Betting big ended well for John. He won out and even won a trip for 4 to Hawaii. Now that is pretty awesome for a 9 year old. Heck, I wouldn’t mind going there myself…
John made quick decisions.
He didn’t worry about every little card flip. He knew that if he moved quick and bet big then he would have a good chance of something awesome. He didn’t get discouraged after getting knocked down repeatedly but keep his enthusiasm high. This is something I wish more adults would be willing to do.
Especially when it comes to taking a chance with forgiveness.
Forgiving someone is like making a bet. You have to step out and take a risk. You have a high reward if it goes right, but if it goes wrong you might feel like you’ve fallen into the hole. If your apology is accepted you repair the damage that might have been done. If it is rejected, you feel rejected more.
The turned down apology can spark resentment and anger. You “humbled” yourself and then they still spit on you.
It is easier not to even try right?
But what does forgiving others really cost you?
Your pride. Your superior self-image. Your anger. Your hate. Your judgment. Your revenge.
That’s a step price.
Why give up those things? Hang on to the anger. Hang on to the hate. Hang on to being judgmental. Where will that take you? Will it make your day better? Will it help the other person?
I look around and see a ton of reality TV and game shows on the air. We’ve all seen the huge payouts from Powerball. I think if I won, if I ever played, I wouldn’t pay off all my debt.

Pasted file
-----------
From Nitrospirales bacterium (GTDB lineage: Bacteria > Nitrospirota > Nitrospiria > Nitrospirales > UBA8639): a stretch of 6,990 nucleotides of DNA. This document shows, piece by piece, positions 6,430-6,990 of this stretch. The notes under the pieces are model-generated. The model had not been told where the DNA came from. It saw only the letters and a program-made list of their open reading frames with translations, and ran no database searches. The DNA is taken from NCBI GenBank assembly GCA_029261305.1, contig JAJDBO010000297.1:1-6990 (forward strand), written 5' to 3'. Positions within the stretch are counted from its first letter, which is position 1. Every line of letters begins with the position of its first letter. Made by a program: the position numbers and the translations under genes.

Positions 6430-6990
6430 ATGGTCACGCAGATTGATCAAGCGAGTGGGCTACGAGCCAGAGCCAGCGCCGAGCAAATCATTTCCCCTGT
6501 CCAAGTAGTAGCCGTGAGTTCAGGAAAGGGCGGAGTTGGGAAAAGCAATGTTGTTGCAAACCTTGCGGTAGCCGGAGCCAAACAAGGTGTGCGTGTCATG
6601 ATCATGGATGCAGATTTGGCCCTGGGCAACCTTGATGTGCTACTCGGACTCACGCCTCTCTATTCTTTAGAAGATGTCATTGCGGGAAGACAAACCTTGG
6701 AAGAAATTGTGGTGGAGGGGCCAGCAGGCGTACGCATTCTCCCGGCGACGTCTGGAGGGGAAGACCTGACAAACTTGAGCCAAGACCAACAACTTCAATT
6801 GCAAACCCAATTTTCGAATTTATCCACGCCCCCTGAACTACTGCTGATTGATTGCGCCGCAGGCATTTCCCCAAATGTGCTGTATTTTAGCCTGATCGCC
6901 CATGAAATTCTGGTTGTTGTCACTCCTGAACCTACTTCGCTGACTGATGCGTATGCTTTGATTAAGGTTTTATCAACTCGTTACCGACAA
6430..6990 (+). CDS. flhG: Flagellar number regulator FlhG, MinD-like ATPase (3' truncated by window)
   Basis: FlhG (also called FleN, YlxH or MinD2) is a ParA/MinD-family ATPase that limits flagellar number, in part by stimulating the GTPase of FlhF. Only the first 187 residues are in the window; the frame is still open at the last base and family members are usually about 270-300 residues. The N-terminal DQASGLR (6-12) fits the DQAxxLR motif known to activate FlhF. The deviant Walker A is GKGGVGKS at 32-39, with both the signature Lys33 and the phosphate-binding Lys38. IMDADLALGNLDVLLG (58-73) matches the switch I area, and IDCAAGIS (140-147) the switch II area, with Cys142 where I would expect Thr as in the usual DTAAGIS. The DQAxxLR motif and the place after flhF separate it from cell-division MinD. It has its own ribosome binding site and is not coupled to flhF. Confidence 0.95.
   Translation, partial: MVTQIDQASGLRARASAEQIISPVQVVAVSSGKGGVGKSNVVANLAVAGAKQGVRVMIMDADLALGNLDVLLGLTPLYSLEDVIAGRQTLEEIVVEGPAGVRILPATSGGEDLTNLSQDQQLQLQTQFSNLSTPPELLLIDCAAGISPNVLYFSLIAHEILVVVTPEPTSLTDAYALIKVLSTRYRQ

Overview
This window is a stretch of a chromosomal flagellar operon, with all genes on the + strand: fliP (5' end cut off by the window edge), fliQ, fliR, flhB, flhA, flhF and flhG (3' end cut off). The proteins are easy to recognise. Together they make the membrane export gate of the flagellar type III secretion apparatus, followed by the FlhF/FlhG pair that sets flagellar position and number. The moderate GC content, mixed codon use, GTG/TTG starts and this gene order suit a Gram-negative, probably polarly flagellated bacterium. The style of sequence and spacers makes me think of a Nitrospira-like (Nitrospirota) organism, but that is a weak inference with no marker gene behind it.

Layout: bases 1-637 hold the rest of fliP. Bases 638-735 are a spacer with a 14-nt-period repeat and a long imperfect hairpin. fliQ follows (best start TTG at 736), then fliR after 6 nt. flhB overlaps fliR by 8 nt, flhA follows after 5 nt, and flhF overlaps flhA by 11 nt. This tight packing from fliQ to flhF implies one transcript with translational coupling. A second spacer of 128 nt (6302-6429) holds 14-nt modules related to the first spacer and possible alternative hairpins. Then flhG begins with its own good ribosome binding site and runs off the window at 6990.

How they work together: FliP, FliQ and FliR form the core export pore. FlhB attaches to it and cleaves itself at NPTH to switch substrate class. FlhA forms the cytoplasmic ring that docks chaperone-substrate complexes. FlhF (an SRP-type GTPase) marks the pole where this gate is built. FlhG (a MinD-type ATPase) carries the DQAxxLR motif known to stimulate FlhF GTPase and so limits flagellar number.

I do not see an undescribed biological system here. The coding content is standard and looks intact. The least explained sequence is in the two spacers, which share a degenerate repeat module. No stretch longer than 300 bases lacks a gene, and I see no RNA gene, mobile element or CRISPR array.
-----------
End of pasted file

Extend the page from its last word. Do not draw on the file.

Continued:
That is sooooo boring.
Plus I probably would end up back in debt because unless I changed my habits and lifestyle, my new stash of cash wouldn’t last forever. Spending the winnings on a unforgettable trip of a lifetime would at least give me irrevocable memories.
It seems people go around happy to possibly win $1000. Or maybe even $20,000. But that won’t last. That isn’t even a years worth of wages at a super low paying job. Also that amount is so low, it is why I never even considered stealing from my old job when I worked in the accounting office. It wouldn’t be enough for a year, let alone a lifetime.
People shouldn’t want to win such little amounts.
Instead people should want to be the ones giving away $20,000 every day!
I have always wanted to be chosen as a contestant but this has never worked out for me. It might also have to do with that I never applied to be on any of the game shows. It seems people do this a lot in life. They want something but don’t want to do anything about it. They want to hope and wait, but I don’t want to wait and hope to get to play anymore.
I want to be the one giving away the prizes.
To be the game show.
To be the giver.
This is your chance to be the game show. To give away the $20,000 dollars.
I like to think that lady from 9-1-1 did.
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P.S. Want more about my journey?
Conspire to Inspire will tell how I put together a dream team of virtual mentors and why you should care.
Go to sarahpaine.com for more great perspectives to rethink life!